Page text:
Working Paper No. 451
By Evangelos Benos, Rodney Garratt and Peter Zimmerman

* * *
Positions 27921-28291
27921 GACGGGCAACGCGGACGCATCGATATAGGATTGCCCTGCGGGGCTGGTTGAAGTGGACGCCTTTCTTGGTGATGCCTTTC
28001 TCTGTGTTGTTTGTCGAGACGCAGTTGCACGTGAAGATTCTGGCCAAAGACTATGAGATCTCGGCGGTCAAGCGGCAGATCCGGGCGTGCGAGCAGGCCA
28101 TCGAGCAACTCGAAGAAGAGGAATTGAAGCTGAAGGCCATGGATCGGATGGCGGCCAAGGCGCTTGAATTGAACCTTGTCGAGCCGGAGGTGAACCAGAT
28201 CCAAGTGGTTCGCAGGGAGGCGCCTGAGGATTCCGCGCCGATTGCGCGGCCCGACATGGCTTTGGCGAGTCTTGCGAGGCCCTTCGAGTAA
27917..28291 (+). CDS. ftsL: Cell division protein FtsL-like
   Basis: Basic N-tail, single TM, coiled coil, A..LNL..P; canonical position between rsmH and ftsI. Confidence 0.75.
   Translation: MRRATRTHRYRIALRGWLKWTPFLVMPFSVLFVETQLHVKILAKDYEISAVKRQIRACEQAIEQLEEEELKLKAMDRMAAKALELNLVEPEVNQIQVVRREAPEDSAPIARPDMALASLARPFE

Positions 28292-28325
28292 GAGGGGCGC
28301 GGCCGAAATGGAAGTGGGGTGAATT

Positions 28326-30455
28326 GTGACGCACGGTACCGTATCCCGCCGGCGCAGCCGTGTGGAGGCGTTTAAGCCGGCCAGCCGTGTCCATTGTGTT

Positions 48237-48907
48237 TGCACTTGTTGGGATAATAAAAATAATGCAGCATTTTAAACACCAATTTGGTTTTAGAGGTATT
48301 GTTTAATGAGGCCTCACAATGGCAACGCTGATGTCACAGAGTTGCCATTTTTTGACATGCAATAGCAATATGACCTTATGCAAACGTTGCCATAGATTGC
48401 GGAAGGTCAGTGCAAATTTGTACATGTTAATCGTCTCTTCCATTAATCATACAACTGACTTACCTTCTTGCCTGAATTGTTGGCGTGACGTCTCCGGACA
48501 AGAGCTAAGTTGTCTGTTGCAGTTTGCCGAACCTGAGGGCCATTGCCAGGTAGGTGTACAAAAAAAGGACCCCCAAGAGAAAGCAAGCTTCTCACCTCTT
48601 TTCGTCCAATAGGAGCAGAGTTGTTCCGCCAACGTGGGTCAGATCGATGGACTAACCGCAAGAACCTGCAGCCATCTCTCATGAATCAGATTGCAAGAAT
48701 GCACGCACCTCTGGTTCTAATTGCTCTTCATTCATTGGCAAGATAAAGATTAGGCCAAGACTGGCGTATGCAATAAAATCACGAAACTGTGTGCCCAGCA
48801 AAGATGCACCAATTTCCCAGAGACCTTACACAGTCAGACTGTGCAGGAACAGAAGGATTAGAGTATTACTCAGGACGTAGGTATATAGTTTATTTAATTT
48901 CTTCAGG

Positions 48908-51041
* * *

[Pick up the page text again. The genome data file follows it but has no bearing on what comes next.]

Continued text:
We use payments data for the period 2006-09 to study the impact of the global financial crisis on payment patterns in CHAPS, the United Kingdom’s large-value wholesale payments system. CHAPS functioned smoothly throughout the crisis and all CHAPS settlement banks continued to meet their payment obligations. However, the data show that in the two months following the Lehman Brothers failure, banks did, on average, make payments at a slower pace than before the failure. Our analysis suggests this was partly explained by concerns about counterparty default risk as well as system-wide risk. The ratio of payments made to liquidity used was 30% lower in the period from 15 September 2008 to 30 September 2009 than in the period preceding the default of Lehman Brothers. This was due initially to payment delay, but later was due to banks making more payments with their own liquidity, probably because quantitative easing increased the amount of reserves in the system. To assess the economic significance of the observed delays in the value of payments settled, we develop risk indicators, based on Markov models, to quantify the theoretical liquidity impact of delays during an operational outage. We find that payment delays in the months following the failure of Lehman Brothers led to a statistically significant but economically modest increase in these risk measures.